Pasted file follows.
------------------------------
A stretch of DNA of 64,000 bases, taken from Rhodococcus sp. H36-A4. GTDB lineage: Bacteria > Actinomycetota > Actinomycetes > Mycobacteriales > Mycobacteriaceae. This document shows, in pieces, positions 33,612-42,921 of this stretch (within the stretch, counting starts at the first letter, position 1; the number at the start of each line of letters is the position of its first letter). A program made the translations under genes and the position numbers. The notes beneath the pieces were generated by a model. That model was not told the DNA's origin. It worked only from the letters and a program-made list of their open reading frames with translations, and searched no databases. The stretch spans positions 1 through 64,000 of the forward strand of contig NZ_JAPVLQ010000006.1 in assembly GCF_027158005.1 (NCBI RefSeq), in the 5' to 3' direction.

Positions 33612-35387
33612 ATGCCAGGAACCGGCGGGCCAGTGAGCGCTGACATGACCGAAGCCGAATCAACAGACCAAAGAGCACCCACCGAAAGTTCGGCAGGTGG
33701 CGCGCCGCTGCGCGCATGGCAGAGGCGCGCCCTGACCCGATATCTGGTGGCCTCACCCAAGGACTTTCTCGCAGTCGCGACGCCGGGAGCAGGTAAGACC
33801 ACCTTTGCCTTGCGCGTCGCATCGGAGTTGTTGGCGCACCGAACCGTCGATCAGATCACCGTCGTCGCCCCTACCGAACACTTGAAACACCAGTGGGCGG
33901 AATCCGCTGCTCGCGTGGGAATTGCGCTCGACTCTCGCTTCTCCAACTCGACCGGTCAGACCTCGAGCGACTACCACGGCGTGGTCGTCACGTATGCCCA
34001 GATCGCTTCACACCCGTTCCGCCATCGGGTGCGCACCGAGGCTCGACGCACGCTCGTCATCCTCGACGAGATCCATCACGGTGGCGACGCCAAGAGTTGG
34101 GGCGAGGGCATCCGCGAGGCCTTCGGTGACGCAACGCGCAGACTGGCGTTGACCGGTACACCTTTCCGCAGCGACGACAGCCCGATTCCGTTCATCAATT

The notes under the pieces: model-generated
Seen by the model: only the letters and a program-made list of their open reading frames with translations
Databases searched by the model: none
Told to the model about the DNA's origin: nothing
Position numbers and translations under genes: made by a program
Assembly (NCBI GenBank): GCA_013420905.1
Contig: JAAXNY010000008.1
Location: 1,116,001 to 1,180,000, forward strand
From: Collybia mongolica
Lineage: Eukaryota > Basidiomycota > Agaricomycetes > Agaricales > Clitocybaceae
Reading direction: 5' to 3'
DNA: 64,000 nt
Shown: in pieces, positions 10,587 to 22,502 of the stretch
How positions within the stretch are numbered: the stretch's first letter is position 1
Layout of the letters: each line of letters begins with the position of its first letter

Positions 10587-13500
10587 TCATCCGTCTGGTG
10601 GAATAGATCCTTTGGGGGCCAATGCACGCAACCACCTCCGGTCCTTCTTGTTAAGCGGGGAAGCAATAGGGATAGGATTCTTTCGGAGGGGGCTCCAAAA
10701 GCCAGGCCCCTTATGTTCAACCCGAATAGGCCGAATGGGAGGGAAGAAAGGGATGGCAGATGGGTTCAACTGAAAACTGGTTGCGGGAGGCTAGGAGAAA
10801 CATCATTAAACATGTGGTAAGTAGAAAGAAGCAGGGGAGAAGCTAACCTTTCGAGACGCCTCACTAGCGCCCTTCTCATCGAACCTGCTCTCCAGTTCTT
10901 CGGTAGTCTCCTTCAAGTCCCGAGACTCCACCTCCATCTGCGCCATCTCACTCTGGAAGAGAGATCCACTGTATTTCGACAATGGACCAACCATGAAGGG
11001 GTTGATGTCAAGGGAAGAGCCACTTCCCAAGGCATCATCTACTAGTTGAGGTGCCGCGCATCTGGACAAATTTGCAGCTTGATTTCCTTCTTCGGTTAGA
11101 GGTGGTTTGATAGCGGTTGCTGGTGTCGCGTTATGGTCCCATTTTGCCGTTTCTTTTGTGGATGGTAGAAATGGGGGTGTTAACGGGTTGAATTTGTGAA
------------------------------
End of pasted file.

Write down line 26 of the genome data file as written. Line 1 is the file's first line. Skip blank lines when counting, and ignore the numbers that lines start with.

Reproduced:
10601 GAATAGATCCTTTGGGGGCCAATGCACGCAACCACCTCCGGTCCTTCTTGTTAAGCGGGGAAGCAATAGGGATAGGATTCTTTCGGAGGGGGCTCCAAAA